The machine control relies on a control cabinet Industrial PC (IPC) and automation software. The automation software combines all functionality on a real-time control platform and enables programming of the machines’ PLC, motion control, I/O and integrated safety in one environment. The CPU core-isolation capabilities of the automation software allow PDS IG to designate these functions to run on a specific core of the IPC’s processor. Before running the PLC, safety or other programs on the IPC in the field, engineers can design and test them using the object-oriented extensions of IEC 61131-3, computer science languages found in Microsoft Visual Studio, a variety of built-in function blocks and other options in the graphical editor.

Polkinghorne said the database server also allows flexibility to collect production information in SQL databases on a controller or network connected to the Internet: “We have the flexibility to give customers the right data with the right frequency so that they turn it into actionable information to enhance production.”

Further increasing efficiencies, the automation software can scan and automatically configure devices over ADS and the EtherCAT industrial Ethernet network, including third-party devices. This reduces point-to-point connections with USB cables during commissioning.

CP6202 “economy” built-in Panel PCs from Beckhoff Automation allow PDS IG Equipment to run a thin client that allows operators to access the HMI of any machine modules along lengthy insulating glass production lines. Courtesy: Beckhoff Automation[/caption]

The window film application system uses a variety of motion control products for its 28 axes across the standard setup. The modules and film application head move with the help of servomotors. The servo drives provide control and power to the servomotors via single-cable technology. This has benefited multiple PDS IG applications, according to Polkinghorne: “One of our IG spacer application robots has 16 servomotors, so having just one cable for each is crucial for space savings in that solution — as well as the window film applicator.”

The servo drives also implement integrated safety through the addition of TwinSAFE drive option cards. The cards offer drive-integrated safe stop, speed, position, acceleration and rotating direction functions.

“Without hardwiring integrated safety logic, we can provide unique, flexible solutions to customers while still adhering to all safety requirements,” Polkinghorne said.

Simplified automation design doubles machine throughput

The PDS IG Equipment window film application system improved repeatability, flexibility and cycle times before going to market in the second-quarter 2019. Using the high-speed measurement of EtherCAT terminals, the applicator has a cutback precision of +/- 1/8 inch, even across the largest glass units it handles. “When applying this film on a 7- or 8-foot-long window, that consistency is pretty remarkable, especially considering how the film can stretch,” Rapp said.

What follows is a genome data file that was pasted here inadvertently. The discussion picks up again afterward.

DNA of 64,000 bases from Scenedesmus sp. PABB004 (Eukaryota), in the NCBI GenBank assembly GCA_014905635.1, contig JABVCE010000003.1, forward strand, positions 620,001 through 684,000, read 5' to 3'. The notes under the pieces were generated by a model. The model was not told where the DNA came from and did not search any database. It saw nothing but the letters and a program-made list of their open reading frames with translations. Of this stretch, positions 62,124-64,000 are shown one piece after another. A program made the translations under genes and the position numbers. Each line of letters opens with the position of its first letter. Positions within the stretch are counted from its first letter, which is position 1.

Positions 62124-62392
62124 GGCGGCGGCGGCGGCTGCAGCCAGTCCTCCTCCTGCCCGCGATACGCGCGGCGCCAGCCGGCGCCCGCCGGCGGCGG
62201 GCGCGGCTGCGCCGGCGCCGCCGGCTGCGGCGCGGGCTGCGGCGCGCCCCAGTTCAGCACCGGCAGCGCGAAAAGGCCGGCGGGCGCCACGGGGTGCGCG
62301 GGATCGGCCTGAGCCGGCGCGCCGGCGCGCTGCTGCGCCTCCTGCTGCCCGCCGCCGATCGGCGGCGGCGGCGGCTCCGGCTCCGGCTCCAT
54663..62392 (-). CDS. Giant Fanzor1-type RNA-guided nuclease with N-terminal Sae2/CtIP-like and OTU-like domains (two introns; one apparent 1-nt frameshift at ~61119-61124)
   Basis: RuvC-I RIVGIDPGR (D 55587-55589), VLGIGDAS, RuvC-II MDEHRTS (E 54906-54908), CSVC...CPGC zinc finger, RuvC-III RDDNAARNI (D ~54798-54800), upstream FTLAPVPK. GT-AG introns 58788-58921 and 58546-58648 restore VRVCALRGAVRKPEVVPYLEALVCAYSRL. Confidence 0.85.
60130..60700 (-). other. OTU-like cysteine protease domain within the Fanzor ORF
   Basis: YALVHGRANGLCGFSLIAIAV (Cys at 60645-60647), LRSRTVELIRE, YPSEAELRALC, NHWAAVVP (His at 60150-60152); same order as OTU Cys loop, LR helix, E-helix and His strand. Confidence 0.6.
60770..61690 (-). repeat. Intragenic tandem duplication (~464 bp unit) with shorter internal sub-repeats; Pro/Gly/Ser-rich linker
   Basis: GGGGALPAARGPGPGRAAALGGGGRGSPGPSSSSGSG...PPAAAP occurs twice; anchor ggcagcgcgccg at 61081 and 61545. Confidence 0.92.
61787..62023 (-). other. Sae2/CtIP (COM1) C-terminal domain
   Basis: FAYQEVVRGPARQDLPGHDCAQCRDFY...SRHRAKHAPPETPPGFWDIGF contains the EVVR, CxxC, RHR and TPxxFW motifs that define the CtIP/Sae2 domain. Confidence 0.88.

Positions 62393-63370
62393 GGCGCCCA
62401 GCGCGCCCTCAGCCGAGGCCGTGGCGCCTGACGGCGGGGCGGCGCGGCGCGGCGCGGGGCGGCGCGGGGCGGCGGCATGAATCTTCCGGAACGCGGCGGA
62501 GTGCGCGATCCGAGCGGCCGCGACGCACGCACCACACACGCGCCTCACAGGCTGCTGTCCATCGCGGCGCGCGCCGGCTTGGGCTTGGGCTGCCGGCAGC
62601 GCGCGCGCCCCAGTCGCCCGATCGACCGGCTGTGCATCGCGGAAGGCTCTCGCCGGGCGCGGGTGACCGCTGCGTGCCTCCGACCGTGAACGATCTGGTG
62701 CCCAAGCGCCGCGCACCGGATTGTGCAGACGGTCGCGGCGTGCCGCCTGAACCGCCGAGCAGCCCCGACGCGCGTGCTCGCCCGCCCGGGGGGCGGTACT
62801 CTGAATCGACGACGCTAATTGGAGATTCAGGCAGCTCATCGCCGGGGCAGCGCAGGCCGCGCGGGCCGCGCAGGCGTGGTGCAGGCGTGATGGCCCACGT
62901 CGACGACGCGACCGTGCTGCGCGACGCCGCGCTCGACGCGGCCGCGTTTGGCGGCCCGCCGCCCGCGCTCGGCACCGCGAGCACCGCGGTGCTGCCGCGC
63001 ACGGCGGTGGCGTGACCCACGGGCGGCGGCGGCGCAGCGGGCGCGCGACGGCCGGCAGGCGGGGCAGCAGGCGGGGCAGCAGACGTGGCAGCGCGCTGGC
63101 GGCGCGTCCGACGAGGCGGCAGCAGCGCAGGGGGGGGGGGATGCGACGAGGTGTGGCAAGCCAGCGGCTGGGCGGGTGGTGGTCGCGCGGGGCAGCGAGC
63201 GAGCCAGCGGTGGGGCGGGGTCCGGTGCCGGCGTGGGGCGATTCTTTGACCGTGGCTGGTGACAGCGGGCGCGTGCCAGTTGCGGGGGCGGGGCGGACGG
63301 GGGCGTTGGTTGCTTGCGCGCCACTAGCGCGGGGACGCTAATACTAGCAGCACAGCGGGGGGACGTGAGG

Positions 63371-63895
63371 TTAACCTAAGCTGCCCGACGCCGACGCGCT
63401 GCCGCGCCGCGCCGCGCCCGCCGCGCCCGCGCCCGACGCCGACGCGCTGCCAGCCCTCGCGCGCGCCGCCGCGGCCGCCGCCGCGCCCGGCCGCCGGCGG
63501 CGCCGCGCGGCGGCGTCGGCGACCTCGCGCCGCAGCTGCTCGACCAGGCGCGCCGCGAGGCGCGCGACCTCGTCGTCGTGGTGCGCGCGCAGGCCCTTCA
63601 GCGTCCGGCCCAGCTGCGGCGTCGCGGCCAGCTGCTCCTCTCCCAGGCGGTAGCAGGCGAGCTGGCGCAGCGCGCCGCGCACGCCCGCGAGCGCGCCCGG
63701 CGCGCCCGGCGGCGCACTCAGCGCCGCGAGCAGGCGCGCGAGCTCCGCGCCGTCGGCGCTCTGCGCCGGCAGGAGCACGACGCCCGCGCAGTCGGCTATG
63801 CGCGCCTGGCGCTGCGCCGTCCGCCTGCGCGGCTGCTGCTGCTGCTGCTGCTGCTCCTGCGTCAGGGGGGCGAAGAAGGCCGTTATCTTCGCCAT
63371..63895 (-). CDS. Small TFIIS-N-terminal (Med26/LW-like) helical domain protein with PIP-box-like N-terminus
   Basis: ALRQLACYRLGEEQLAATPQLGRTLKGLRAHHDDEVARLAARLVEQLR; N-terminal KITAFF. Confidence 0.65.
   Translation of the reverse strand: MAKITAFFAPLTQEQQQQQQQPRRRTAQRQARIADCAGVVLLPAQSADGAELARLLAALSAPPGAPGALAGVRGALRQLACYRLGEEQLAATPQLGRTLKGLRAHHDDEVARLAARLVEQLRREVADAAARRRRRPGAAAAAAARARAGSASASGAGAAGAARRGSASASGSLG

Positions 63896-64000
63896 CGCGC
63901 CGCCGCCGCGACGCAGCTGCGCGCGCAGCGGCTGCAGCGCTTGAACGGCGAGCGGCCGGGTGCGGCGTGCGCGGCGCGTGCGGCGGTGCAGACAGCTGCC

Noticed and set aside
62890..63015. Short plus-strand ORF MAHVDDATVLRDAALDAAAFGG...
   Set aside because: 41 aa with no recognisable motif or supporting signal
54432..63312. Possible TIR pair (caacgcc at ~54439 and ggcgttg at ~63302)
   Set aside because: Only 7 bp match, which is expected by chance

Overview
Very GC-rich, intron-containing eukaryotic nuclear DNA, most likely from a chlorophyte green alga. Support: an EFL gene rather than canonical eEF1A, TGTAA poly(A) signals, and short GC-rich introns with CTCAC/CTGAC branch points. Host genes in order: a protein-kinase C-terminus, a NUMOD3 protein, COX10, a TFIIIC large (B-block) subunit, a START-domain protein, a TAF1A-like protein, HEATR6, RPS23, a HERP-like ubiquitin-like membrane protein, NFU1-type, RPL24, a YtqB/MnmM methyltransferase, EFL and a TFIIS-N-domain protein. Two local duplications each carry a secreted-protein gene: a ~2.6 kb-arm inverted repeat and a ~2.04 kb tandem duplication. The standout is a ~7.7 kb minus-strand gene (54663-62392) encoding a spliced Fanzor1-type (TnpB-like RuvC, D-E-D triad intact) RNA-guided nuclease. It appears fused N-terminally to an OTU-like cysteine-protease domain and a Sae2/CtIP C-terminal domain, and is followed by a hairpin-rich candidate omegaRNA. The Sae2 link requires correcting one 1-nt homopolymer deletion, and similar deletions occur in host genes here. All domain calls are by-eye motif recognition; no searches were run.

Maintaining this high precision ensures IG units can be installed into the window sash without film becoming stuck when the time comes to peel it off. The flexibility and scalability of PC-based control reduced hardware requirements and offered valuable data to PDS IG and its customers. Accomplishing these results with another vendor would have required additional hardware PLCs and motion controllers.

These reduced overall costs while increasing openness, Seichter said, with “one controller without the need for a specialized, single-purpose black box.”

PDS IG was able to provide customers with insightful machine health and performance data to help them maintain the system’s high throughput. While glass dimensions vary from piece to piece, the PDS IG solution roughly doubles what is possible through other systems on the market, according to Rapp.

“Our cycle times average 25 to 30 seconds per window, so the throughput for an eight-hour shift is about 1,000 to 1,200 IG units, compared to others in the industry that produce 500 to 600 in that same timeframe,” he said. “However, with flexible and scalable technology, our expandable system could add further modules to increase per-shift throughput to 2,000 IG units — even if each one has a different SKU.”

With the ability to create increasingly comprehensive and efficient window production and finishing lines, PDS IG sees a future of continued innovation to better build and protect IG units in every circumstance, from the factory to installation.

James Figy, senior content specialist, Beckhoff Automation LLC. Edited by Chris Vavra, associate editor, Control Engineering, CFE Media and Technology,


Keywords: industrial PC, servomotor, programmable logic controller


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Author Bio: James Figy, marketing communications specialist, Beckhoff Automation